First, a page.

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Chunks in Symbian OS

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Revision as of 08:33, 24 March 2011


Chunks in Symbian OS

Symbian OS uses chunks to represent contiguous regions of virtual memory. The size of a chunk is variable. The kernel uses the MMU to map physical memory to the virtual address range of the chunk, and to remap it quickly to different areas of virtual memory as needed, While chunks reserve a range of virtual memory addresses, the entire range need not have actual physical memory behind it. The kernel can add more physical memory behind the chunk as needed. Remember: virtual addresses are plentiful (4 GB!), real physical memory is much more scarce.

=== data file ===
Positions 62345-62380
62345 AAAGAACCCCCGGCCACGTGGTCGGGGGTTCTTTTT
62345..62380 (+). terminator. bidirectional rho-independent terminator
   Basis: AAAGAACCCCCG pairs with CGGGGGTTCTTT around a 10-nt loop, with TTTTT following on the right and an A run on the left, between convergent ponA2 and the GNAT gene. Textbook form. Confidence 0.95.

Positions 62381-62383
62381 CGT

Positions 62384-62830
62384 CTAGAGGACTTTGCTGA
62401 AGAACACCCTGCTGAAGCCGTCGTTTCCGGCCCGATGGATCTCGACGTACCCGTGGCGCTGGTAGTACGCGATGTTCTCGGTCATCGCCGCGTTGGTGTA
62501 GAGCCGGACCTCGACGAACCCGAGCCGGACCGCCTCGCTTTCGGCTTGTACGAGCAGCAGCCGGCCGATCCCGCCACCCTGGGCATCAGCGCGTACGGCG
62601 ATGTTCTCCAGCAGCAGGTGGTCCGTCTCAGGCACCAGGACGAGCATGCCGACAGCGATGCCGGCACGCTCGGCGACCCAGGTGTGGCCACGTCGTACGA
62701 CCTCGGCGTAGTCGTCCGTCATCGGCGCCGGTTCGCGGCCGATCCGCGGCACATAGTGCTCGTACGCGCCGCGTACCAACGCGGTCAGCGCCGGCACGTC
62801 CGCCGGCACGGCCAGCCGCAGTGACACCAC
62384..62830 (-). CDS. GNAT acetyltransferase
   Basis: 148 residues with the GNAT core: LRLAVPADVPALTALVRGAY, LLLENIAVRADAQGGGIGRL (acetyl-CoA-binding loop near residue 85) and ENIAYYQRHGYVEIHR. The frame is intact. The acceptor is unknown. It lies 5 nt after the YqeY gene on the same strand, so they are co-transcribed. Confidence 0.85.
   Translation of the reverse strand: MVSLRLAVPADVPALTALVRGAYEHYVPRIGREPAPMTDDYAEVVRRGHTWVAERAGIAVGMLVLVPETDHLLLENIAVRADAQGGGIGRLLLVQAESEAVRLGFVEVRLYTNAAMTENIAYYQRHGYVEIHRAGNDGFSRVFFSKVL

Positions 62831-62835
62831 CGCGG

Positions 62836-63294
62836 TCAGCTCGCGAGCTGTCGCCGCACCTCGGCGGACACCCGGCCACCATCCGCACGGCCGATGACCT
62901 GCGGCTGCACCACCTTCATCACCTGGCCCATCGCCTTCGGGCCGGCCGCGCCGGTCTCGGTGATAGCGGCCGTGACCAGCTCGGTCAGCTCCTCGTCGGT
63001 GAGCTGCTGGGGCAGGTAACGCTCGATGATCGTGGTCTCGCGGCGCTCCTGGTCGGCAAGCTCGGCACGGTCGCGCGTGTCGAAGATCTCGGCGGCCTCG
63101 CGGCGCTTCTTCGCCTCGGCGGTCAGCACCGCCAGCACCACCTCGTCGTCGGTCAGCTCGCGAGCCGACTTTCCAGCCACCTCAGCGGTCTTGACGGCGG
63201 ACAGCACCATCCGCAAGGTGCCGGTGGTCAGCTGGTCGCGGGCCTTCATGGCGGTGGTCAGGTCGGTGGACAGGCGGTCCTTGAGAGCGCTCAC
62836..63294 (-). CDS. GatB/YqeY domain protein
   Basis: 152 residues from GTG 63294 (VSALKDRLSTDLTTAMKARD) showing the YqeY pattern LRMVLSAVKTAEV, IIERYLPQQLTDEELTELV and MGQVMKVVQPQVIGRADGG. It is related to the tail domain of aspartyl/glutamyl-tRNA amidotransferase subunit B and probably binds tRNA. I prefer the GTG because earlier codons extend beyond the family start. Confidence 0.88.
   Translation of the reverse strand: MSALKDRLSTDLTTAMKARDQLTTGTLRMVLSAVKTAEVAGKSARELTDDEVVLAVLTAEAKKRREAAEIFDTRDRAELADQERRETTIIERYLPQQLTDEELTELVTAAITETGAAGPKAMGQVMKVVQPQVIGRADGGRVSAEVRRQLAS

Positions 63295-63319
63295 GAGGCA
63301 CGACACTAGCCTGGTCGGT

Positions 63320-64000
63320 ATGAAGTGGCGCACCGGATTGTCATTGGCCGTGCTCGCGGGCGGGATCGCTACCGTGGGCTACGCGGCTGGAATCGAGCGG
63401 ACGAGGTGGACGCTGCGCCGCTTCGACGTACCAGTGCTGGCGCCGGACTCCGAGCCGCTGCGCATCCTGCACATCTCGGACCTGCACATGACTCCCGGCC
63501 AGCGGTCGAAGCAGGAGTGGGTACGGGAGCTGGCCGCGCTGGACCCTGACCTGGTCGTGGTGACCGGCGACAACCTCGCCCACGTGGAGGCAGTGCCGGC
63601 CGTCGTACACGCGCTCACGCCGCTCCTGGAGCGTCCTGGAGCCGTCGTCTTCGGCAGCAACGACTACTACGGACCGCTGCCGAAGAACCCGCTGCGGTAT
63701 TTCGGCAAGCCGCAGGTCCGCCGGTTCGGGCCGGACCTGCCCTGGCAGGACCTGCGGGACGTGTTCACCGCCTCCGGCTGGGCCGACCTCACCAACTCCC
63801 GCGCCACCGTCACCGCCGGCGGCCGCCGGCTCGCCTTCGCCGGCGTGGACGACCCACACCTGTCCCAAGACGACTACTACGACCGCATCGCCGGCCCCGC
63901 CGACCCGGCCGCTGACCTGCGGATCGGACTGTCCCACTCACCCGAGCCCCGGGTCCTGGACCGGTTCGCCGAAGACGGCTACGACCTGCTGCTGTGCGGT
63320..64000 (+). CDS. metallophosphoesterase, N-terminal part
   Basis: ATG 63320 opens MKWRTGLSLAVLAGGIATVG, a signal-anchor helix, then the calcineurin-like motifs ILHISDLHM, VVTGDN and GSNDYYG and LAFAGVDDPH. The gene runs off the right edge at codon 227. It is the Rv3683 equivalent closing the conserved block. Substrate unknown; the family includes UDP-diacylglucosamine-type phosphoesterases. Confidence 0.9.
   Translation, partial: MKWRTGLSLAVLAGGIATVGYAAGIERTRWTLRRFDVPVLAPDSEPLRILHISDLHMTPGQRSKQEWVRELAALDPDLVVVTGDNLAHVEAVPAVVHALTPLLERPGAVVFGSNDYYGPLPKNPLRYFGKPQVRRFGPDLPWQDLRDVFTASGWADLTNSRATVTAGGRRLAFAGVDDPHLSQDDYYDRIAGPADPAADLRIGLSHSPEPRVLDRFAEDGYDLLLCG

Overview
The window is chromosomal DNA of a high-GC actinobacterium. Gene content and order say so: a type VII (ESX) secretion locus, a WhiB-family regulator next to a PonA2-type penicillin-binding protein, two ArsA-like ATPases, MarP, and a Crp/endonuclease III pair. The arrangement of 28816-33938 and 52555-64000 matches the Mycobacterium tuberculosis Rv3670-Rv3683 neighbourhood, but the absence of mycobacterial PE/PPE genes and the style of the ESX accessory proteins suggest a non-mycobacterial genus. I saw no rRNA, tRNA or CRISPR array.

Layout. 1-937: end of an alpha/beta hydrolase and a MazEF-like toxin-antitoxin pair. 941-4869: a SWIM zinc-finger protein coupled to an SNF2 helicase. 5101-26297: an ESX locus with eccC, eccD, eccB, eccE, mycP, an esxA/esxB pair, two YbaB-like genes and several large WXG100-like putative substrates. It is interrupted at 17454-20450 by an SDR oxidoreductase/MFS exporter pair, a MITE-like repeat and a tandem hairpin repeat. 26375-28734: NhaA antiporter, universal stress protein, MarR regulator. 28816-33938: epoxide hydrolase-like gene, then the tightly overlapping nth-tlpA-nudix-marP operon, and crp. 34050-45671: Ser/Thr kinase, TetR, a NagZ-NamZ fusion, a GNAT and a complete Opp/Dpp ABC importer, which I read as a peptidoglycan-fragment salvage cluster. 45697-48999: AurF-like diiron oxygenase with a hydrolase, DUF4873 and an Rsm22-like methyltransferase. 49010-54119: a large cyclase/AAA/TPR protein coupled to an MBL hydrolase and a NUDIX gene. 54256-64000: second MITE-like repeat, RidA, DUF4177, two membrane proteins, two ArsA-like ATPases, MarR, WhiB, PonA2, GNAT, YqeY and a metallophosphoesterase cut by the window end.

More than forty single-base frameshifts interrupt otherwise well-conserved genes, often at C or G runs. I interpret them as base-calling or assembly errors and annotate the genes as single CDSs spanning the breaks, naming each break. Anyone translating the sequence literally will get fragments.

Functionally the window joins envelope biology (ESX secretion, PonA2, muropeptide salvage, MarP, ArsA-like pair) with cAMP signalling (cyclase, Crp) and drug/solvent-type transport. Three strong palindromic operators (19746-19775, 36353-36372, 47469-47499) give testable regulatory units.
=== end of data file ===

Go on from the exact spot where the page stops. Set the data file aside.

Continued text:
Minimum chunks created for a Process

Stack and Heap Chunk

This chunk is where the stack and heap resides for the main thread of the process (it’s possible that additional threads in the process can have their own stack and heap, and thus separate chunks).

Static data chunk

Where all the static variables are kept for the process.

Code Chunk

The code chunk contains a copy of the code. There is only one copy of a code chunk in memory, shared by all running instances of that process executable. Note that if the executable is on the phone’s Read Only Memory (ROM), then the code is run in place, without copying it to a code chunk.

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